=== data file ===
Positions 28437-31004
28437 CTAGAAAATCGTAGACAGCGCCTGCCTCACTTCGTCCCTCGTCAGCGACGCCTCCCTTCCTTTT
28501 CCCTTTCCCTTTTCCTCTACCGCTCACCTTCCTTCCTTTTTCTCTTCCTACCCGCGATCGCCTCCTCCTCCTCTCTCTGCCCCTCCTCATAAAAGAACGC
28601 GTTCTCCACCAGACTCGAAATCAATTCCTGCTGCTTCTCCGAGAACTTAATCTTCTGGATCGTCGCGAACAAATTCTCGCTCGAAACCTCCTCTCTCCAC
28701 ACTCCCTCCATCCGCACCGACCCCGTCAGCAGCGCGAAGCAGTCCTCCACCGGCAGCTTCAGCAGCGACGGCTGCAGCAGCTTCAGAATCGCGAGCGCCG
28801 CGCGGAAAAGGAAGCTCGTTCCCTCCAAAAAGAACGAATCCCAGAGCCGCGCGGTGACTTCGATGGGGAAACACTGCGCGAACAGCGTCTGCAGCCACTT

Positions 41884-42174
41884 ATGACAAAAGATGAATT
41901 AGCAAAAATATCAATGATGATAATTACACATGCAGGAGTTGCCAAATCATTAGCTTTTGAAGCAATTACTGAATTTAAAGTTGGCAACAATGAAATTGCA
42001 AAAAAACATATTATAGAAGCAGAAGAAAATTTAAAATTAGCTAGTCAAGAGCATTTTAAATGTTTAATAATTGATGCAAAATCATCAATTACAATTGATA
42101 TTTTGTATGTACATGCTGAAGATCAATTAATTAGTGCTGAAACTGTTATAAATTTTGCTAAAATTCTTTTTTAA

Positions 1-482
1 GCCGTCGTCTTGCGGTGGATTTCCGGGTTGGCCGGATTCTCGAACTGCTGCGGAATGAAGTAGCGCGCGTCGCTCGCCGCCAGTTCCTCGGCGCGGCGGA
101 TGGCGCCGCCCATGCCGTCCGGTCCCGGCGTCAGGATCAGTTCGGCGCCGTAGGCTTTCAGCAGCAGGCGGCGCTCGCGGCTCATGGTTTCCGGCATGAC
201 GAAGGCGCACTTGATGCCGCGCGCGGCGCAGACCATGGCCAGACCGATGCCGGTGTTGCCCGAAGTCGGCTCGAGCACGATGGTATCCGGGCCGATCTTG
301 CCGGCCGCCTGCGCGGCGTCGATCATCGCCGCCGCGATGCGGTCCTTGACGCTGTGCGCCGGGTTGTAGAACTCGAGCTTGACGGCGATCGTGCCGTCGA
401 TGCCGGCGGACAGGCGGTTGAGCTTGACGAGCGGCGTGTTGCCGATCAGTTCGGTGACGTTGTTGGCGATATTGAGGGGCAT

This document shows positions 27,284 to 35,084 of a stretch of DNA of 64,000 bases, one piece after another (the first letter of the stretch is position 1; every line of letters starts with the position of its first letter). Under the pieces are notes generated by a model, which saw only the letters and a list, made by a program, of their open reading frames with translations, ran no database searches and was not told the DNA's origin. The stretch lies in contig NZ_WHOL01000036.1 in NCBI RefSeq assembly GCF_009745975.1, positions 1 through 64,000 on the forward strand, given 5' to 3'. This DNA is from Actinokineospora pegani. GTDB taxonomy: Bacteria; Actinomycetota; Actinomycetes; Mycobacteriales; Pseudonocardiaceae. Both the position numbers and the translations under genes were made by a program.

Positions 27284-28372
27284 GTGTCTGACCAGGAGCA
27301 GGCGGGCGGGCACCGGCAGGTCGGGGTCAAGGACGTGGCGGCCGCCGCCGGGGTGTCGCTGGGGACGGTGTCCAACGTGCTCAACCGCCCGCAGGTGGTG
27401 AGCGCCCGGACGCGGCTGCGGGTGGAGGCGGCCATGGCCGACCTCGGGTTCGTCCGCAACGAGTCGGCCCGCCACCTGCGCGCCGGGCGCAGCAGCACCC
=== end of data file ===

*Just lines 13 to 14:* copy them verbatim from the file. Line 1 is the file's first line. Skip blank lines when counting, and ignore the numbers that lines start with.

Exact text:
1 GCCGTCGTCTTGCGGTGGATTTCCGGGTTGGCCGGATTCTCGAACTGCTGCGGAATGAAGTAGCGCGCGTCGCTCGCCGCCAGTTCCTCGGCGCGGCGGA
101 TGGCGCCGCCCATGCCGTCCGGTCCCGGCGTCAGGATCAGTTCGGCGCCGTAGGCTTTCAGCAGCAGGCGGCGCTCGCGGCTCATGGTTTCCGGCATGAC